Reply
  • edlivian
    if I had 100+k to spend on a luxury sedan car, i would never get this car, it would either be a A8/A7, S550 or 760i.

    And its not because I dont like Japanese cars, I used to have an Acura RL, but they too have dropped the ball. Their design looks bland, they drive is similar to mid class series high end cars, if you want high end you do not think Lexus anymore.
    Reply
  • edlivian
    who on Earth needs composite plugs for an infotainment system?! It is 2014!

    you are right, that is completely absurb, I think I threw all my composite cables away, its either HDMI or Displayport
    Reply
  • 2Be_or_Not2Be
    Why would you review a 2013 model in 2014 when the 2015 cars are almost out??

    Or are we just recycling? I'm also for recycling - just not in my "News" section. ;)
    Reply
  • danwat1234
    I think 1 of the main reasons why this Lexus doesn't get much better fuel economy, and no better fuel economy than a regular Lexus is because the engine is not Atkinson cycle, but rather regular OTTO cycle.
    In most hybrid cars, the engine is Atkinson cycle, where the intake valves stay open part way up the compression stroke to increase thermal efficiency. Thus it is more efficient not only in the city where the electric motors aid efficiency, but on steady state highway driving too.

    But with this Lexus it is probably just plain OTTO cycle. If they were smart, they have camshaft behavior where it could change from OTTO to Atkinson and back on the fly, in millieseconds, so you can have more fuel economy and also the power when you get into it. But they don't.
    Part time HCCI (Sparkless diesel cycle ignition) is even more efficient, with OTTO cycle when you want power.

    Also if this car had a higher capacity battery pack with a more powerful electric motor, there'd be less need for engine displacement.
    Reply
  • tuanies
    13747142 said:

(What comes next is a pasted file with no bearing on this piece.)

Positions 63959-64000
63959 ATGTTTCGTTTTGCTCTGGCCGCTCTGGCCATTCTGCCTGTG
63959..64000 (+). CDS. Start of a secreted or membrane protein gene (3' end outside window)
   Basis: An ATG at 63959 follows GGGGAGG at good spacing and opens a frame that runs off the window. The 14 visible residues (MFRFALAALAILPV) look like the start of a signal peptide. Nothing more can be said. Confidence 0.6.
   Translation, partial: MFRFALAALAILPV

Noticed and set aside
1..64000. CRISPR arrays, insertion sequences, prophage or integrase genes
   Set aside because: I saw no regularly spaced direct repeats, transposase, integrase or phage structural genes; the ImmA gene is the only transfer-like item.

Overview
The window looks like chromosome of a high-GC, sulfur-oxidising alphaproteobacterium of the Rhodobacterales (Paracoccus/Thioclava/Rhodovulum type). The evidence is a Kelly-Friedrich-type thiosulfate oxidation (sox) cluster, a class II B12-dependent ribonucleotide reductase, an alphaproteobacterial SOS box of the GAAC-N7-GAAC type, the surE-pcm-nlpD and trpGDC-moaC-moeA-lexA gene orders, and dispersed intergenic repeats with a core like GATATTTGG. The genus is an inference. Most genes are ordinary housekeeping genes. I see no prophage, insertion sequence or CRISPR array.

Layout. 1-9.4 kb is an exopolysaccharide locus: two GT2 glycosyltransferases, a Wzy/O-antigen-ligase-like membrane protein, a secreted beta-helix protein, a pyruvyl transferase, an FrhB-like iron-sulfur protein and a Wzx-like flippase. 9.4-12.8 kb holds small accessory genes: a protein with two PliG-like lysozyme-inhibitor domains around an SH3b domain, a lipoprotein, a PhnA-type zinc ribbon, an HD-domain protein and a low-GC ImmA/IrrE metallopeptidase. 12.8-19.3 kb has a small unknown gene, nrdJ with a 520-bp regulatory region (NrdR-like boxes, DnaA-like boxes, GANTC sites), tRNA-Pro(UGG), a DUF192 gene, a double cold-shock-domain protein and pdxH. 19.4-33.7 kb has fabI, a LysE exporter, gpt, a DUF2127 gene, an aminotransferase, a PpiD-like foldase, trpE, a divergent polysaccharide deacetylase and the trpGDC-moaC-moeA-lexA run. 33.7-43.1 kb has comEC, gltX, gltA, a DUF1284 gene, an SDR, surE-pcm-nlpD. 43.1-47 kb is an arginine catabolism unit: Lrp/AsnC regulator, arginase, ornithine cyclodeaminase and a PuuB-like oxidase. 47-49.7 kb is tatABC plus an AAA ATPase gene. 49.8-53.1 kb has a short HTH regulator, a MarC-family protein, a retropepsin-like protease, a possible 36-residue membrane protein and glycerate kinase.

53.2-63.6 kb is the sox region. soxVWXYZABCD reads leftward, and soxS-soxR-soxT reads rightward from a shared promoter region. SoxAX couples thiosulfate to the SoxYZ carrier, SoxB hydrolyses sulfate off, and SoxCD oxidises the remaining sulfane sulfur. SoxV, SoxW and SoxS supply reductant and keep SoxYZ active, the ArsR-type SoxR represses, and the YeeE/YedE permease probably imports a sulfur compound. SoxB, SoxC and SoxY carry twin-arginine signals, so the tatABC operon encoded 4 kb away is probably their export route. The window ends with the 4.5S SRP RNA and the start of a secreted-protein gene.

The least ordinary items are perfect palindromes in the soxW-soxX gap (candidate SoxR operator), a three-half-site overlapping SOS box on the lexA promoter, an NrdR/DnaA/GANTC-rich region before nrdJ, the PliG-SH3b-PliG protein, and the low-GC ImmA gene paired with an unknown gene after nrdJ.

who on Earth needs composite plugs for an infotainment system?! It is 2014!

    you are right, that is completely absurb, I think I threw all my composite cables away, its either HDMI or Displayport

    Yea its a bit odd. Even the Honda Fit and Civic have HDMI inputs now for the front infotainment system.

    13747365 said:
    Why would you review a 2013 model in 2014 when the 2015 cars are almost out??

    Or are we just recycling? I'm also for recycling - just not in my "News" section. ;)

    Because the higher end luxury vehicles are harder to come by. We got ahold of it towards the end of 2013. 2014 was mostly carryover minus one package change that added the driver assists to make it $135k, which doesn't really change our opinion of the vehicle at all. I assume 2015 will be another carryover year as well since the flagships run on 10 year product cycles.

    13749117 said:
    I think 1 of the main reasons why this Lexus doesn't get much better fuel economy, and no better fuel economy than a regular Lexus is because the engine is not Atkinson cycle, but rather regular OTTO cycle.
    In most hybrid cars, the engine is Atkinson cycle, where the intake valves stay open part way up the compression stroke to increase thermal efficiency. Thus it is more efficient not only in the city where the electric motors aid efficiency, but on steady state highway driving too.

    But with this Lexus it is probably just plain OTTO cycle. If they were smart, they have camshaft behavior where it could change from OTTO to Atkinson and back on the fly, in millieseconds, so you can have more fuel economy and also the power when you get into it. But they don't.
    Part time HCCI (Sparkless diesel cycle ignition) is even more efficient, with OTTO cycle when you want power.

    Also if this car had a higher capacity battery pack with a more powerful electric motor, there'd be less need for engine displacement.

    I think at the end of the day, its because its still a very heavy boat and they are trying to replicate a V12 with good fuel economy but ultimately end up with something that doesn't do much better than a turbo V8 that has more power and much more entertaining to drive.
    Reply
  • zodiacfml
    I don't know but they probably have something here. I believe their hybrid implementation is well suited for this niche since buyers of this class won't be able to use all the power of a V12.
    With the hybrid though, max torque would be available even at low RPMs which results in a more relaxed driving and that performance would not need an expert driver.
    Reply
  • tuanies
    Yes, that's ideally what they're going for. But it doesn't offer much more smoothness than the V8. Buyers in that class won't necessarily use all of that power, but they buy it to know they have all of that power. It doesn't give you the "I just dropped $130k on a car and its awesome" type of feel.
    Reply